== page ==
Thursday, May 9, 2013

Cook & Affect: Assisting a Vocational Training Culinary Arts Program in Guatemala

In rural areas of Guatemala, the indigenous Mayans have been economically marginalized for decades. One of the biggest challenges they face is finding sustainable jobs, beyond seasonal agricultural work. Luckily, a fantastic local non-profit called Amigos de Santa Cruz is addressing that need and helping the locals of one such town help themselves and find work.

Since partnering with Amigos de Santa Cruz back a few years ago (see 2010 field report here), we have been charting their amazing progress in building their CECAP center, which is a vocational educational center for the local Mayan inhabitants of Santa Cruz. Since Santa Cruz has very limited educational and work opportunities for its inhabitants, this center provides very valuable training for the locals in six fields: sewing, computer education, carpentry, welding, foot loom weaving and culinary arts. On a recent visit, we saw these classes in action and salute Pat Torpie, the organization's founder and their amazing staff for helping prepare and place so many locals for employment that will allow them to provide income for their families. Their program director Juan Antonio is a great cook and patient instructor who shares their vision and is an integral part of the program's success.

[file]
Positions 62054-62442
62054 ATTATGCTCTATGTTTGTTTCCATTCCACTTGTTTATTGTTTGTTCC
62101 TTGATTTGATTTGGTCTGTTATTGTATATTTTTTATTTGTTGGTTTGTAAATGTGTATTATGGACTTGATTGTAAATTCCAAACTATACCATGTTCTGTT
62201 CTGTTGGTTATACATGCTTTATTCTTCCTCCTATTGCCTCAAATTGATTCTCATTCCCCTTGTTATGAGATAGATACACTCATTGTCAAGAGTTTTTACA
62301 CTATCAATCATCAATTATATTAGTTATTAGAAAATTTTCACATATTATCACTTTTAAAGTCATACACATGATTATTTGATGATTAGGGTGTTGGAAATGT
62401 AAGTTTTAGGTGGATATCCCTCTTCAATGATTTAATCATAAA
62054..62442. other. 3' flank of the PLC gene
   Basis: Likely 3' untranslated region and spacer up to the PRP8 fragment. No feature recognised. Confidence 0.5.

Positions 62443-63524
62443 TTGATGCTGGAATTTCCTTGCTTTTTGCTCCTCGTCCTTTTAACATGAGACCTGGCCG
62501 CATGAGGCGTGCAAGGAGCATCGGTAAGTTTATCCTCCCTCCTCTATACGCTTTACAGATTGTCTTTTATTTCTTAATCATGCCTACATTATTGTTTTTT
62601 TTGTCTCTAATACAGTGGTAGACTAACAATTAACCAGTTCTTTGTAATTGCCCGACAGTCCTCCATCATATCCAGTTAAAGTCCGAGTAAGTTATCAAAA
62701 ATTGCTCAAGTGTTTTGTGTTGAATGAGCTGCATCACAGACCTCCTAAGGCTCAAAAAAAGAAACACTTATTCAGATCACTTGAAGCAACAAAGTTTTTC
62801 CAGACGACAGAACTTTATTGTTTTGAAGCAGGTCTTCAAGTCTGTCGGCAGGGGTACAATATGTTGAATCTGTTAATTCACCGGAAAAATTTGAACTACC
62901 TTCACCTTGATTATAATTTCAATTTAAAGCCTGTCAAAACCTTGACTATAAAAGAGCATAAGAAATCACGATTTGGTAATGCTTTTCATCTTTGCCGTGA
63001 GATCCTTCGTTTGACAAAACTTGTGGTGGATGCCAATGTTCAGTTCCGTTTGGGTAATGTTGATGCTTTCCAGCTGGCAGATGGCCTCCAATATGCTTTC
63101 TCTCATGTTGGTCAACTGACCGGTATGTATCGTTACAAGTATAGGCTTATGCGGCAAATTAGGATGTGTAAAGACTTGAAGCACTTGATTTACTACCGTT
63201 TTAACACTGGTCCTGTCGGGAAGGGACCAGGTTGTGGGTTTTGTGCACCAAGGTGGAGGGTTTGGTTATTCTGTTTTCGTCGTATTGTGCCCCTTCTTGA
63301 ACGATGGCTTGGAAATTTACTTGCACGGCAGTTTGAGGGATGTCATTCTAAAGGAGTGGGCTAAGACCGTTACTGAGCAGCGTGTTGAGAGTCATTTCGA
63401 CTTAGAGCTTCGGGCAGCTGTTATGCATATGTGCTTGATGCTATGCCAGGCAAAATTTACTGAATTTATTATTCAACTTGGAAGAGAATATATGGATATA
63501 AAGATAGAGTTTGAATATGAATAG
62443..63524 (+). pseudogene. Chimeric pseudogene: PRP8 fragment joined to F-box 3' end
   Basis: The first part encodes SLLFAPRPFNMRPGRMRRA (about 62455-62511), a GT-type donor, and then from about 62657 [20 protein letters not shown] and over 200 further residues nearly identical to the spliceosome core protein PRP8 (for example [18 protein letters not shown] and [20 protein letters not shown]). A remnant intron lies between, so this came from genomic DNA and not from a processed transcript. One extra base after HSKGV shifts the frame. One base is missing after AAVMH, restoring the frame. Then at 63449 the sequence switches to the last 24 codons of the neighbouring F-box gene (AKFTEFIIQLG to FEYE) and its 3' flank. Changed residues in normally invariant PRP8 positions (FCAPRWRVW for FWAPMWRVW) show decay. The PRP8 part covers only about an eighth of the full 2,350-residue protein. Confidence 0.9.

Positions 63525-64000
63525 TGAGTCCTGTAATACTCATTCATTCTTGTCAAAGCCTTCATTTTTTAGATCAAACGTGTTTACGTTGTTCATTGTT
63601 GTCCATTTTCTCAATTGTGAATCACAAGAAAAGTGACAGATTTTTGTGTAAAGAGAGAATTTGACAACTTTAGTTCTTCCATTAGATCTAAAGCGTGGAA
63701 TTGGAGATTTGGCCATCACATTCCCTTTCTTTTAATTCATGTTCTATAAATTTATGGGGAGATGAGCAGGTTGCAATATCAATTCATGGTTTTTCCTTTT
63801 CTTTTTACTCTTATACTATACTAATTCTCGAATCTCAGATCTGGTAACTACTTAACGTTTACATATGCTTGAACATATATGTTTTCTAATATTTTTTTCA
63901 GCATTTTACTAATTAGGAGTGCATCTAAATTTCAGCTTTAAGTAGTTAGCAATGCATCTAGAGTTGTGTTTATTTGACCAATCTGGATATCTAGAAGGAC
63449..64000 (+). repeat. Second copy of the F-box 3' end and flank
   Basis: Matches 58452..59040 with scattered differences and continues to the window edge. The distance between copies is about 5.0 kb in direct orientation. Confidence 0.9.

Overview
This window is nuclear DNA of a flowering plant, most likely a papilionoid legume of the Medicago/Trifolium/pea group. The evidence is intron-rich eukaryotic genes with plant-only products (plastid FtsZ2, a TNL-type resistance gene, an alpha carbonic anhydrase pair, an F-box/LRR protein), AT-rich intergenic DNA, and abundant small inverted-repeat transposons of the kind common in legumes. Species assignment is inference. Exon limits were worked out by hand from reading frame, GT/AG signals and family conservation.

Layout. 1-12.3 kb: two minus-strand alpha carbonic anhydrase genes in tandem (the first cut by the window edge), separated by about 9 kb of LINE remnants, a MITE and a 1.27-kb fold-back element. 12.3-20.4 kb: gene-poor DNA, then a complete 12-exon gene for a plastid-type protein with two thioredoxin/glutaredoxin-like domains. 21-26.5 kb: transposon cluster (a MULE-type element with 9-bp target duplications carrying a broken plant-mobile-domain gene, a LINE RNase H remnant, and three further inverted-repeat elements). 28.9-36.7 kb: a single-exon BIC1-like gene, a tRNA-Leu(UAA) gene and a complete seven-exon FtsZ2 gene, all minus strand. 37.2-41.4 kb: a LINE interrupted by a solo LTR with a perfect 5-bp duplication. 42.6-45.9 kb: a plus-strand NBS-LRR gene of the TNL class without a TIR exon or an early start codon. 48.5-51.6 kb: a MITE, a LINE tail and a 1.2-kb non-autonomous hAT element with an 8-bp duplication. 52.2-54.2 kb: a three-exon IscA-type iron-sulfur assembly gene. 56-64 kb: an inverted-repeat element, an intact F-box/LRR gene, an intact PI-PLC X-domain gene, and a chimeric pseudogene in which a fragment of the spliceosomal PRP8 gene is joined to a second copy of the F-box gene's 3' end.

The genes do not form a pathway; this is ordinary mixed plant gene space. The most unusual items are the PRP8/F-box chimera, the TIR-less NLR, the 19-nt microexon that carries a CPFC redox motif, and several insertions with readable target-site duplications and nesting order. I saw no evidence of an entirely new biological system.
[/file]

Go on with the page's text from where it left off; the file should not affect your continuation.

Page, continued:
WATCH FIELD REPORT HERE
One of the greatest successes of CECAP has been the culinary arts program, as all 17 of the graduates from the first two years have steady work as cooks in hotels and restaurants in the area. Building upon this success, we offered to help them develop their program, as they are looking for ways to make the program self-sustainable. They have established a small restaurant in the CECAP building, which has majestic views over beautiful Lake Atitlan. In one year, profits from the restaurant Sabor Cruceño have already allowed the culinary arts program to be self-sustainable.  

In order to expand their menu and bake goods they can then sell in the local market, Cause & Affect decided to help them by purhcasing the kitchen supplies they need to start baking pizzas, desserts, cakes, etc. With $955, Cause & Affect purchased a new food processor, a Kitchen Aid hand mixer, a rolling pin and various other kitchen accessories needed to expand the program's menu, instruction and profitability. 

We then brought in our resident chef, Linda Champagne (Adam's mother who lives in Guatemala and used to teach cooking classes and write cookbooks) to share her expertise by conducting a series of cooking classes to teach new recipés. In her first class, she taught them how to make pizza, including making the crust from scratch. Special thanks to Mom for her great help - and very impressive Spanish skills! It's such a joy to work with Amigos de Santa Cruz and their wonderful work helping the residents of Santa Cruz find such rewarding work.     WATCH FIELD REPORT HERE


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